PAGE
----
The Social Security Act provides that, upon district court review of the Commissioner's decision, "[t]he findings of the Commissioner . . . as to any fact, if supported by substantial evidence, shall be conclusive ...." 42 U.S.C. § 405(g). Substantial evidence is defined as evidence which "a reasonable mind might accept as adequate to support a conclusion." Consolidated Edison Co. v. NLRB, 305 U.S. 197, 229 (1938), quoted in Richardson v. Perales, 402 U.S. 389, 401 (1971); see also Tejada v. Apfel, 167 F.3d 770, 773-74 (2d Cir. 1999). The substantial evidence test applies not only to findings on basic evidentiary facts, but also to inferences and conclusions drawn from the facts. Giannasca v. Astrue, 2011 WL 4445141, at *3 (S.D.N.Y. Sept. 26, 2011) (citing Rodriguez v. Califano, 431 F. Supp. 421, 423 (S.D.N.Y. 1977)).

Under these standards, the scope of judicial review of the Commissioner's decision is limited, and the reviewing court may not try the case de novo or substitute its findings for those of the Commissioner. Richardson, 402 U.S. at 401; see also Cage v. Comm'r of Soc. Servs., 692 F.3d 118, 122 (2d Cir. 2012). The court's inquiry is "whether the record, read as a whole, yields such evidence as would allow a reasonable mind to accept the conclusions reached" by the Commissioner. Sample v. Schweiker, 694 F.2d 639, 642 (9th Cir. 1982), quoted in Hart v. Colvin, 2014 WL 916747, at *2 (W.D.N.Y. Mar. 10, 2014).

However, "[b]efore the insulation of the substantial evidence test comes into play, it must first be determined that the facts of a particular case have been evaluated in the light of correct legal standards." Klofta v. Mathews, 418 F. Supp. 1139, 1411 (E.D.Wis. 1976), quoted in Sharbaugh v. Apfel, 2000 WL 575632, at *2 (W.D.N.Y. March 20, 2000); Nunez v. Astrue, 2013 WL 3753421, at *6 (S.D.N.Y. July 17, 2013) (citing Tejada, 167 F.3d at 773). "Failure to apply the correct legal standard constitutes reversible error, including, in certain circumstances, failure to adhere to the applicable regulations." Kohler v. Astrue, 546 F.3d 260, 265 (2d Cir. 2008) (citations omitted). Thus, the Commissioner's determination cannot be upheld when it is based on an erroneous view of the law, or misapplication of the regulations, that disregards highly probative evidence. See Grey v. Heckler, 721 F.2d 41, 44 (2d Cir. 1983); see also Johnson v. Bowen, 817 F.2d 983, 985 (2d Cir. 1987) ("Failure to apply the correct legal standards is grounds for reversal."), quoted in McKinzie v. Astrue, 2010 WL 276740, at *6 (W.D.N.Y. Jan. 20, 2010).

If the Commissioner's findings are free of legal error and supported by substantial evidence, the court must uphold the decision. 42 U.S.C. § 405(g) ("The findings of the Commissioner of Social Security as to any fact, if supported by substantial evidence, shall be conclusive, and where a claim has been denied ... the court shall review only the question of conformity with [the] regulations...."); see Kohler, 546 F.3d at 265. "Where the Commissioner's decision rests on adequate findings supported by evidence having rational probative force, [the court] will not substitute [its] judgment for that of the Commissioner." Veino v. Barnhart, 312 F.3d 578, 586 (2d Cir. 2002). Even where there is substantial evidence in the record weighing against the Commissioner's findings, the determination will not be disturbed so long as substantial evidence also supports it. See Marquez v. Colvin, 2013 WL 5568718, at *7 (S.D.N.Y. Oct. 9, 2013) (citing DeChirico v. Callahan, 134 F.3d 1177, 1182 (2d Cir. 1998) (upholding the Commissioner's decision where there was substantial evidence for both sides)).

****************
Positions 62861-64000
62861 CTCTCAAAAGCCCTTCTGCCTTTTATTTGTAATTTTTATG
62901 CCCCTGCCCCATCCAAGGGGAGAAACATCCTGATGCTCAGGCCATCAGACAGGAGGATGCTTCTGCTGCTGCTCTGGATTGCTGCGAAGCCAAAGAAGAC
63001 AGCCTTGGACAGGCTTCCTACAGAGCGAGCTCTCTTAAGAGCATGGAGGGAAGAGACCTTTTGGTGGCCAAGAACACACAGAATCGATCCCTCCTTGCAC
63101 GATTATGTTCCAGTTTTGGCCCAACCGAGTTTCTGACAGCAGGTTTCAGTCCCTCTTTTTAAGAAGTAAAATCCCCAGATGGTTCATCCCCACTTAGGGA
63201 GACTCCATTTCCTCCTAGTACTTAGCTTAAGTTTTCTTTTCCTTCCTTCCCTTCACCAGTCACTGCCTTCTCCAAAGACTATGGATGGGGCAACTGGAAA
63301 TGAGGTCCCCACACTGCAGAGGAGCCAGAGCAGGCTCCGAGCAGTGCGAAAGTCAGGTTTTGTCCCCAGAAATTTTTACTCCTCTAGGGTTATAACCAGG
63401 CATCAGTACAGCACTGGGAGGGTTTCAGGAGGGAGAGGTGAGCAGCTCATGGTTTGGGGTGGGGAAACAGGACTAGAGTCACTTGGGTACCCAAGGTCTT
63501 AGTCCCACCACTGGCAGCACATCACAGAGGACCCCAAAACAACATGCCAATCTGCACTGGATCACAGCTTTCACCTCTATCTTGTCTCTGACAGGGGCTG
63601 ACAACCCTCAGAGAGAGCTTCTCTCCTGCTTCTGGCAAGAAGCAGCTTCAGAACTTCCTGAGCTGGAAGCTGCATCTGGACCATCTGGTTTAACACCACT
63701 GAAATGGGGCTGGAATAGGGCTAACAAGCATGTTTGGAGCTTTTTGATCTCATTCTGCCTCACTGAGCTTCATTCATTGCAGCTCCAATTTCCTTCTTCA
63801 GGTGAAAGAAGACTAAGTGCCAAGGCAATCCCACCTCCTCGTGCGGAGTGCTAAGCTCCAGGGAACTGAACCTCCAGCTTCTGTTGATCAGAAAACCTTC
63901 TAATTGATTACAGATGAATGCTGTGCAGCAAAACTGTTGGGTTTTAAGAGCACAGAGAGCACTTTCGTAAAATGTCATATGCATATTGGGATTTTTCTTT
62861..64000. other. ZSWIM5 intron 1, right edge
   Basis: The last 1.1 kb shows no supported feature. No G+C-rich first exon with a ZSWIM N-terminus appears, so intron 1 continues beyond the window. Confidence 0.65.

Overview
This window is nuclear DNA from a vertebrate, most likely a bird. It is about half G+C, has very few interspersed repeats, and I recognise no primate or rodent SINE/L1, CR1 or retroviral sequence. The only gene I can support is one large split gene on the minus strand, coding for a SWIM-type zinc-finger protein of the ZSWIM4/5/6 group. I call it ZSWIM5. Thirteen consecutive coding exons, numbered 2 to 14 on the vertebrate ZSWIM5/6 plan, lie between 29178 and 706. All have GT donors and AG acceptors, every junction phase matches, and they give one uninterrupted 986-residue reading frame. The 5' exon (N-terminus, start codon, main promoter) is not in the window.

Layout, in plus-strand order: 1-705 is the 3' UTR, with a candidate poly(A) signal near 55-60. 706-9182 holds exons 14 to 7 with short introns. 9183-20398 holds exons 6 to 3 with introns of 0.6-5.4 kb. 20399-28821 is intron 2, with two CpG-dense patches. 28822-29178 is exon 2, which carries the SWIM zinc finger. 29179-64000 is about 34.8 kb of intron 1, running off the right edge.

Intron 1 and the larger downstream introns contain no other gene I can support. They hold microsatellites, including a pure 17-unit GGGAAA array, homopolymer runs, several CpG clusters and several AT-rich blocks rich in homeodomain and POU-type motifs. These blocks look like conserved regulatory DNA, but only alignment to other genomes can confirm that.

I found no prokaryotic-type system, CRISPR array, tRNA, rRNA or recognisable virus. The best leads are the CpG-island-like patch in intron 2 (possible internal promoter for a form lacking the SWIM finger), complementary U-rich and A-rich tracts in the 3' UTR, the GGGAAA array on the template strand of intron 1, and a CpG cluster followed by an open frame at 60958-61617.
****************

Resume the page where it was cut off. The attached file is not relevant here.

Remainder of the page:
In addition, it is the function of the Commissioner, not the reviewing court, "to resolve evidentiary conflicts and to appraise the credibility of witnesses, including claimant." Carroll v. Sec'y of Health and Human Services, 705 F.2d 638, 642 (2d Cir. 1983); cf. Cichocki v. Astrue, 534 F. App'x 71, 75 (2d Cir. Sept. 5, 2013). "Genuine conflicts in the medical evidence are for the Commissioner to resolve," Veino, 312 F.3d at 588, and the court "must show special deference" to credibility determinations made by the ALJ, "who had the opportunity to observe the witnesses' demeanor" while testifying. Yellow Freight Sys. Inc. v. Reich, 38 F.3d 76, 81 (2d Cir. 1994).

II. Standards for Determining Eligibility for Disability Benefits

To be eligible for SSDI or SSI benefits under the Social Security Act, plaintiff must present proof sufficient to show that she suffers from a medically determinable physical or mental impairment "which can be expected to result in death or which has lasted or can be expected to last for a continuous period of not less than 12 months ...," 42 U.S.C. § 423(d)(1)(A), and is "of such severity that [s]he is not only unable to do h[er] previous work but cannot, considering h[er] age, education, and work experience, engage in any other kind of substantial gainful work which exists in the national economy ...." 42 U.S.C. § 423(d)(2)(A); see also 20 C.F.R. §§ 404.1505(a), 416.905(a). As indicated above, the regulations set forth a five-step process to be followed when a disability claim comes before an ALJ for evaluation of the claimant's eligibility for benefits. See 20 C.F.R.§§ 404.1520, 416.920. First, the ALJ must determine whether the claimant is presently engaged in substantial gainful activity. If the claimant is not, the ALJ must decide if the claimant has a "severe" impairment, which is an impairment or combination of impairments that has lasted (or may be expected to last) for a continuous period of at least 12 months which "significantly limits [the claimant's] physical or mental ability to do basic work activities 20 C.F.R. §§ 404.1520(c), 416.920(c); see also §§ 404.1509, 416.909 (duration requirement). If the claimant's impairment is severe and of qualifying duration, the ALJ then determines whether it meets or equals the criteria of an impairment found in the Listings. If the impairment meets or equals a listed impairment, the claimant will be found to be disabled. If the claimant does not have a listed impairment, the fourth step requires the ALJ to determine if, notwithstanding the impairment, the claimant has the residual functional capacity to perform his or her past relevant work. If the claimant has the RFC to perform his or her past relevant work, the claimant will be found to be not disabled. Finally, if the claimant is not capable of performing the past relevant work, the fifth step requires that the ALJ determine whether the claimant is capable of performing any work which exists in the national economy, considering the claimant's age, education, past work experience, and RFC. See Curry v. Apfel, 209 F.3d 117, 122 (2d Cir. 2000); Lynch v. Astrue, 2008 WL 3413899, at *2 (W.D.N.Y. Aug. 8, 2008).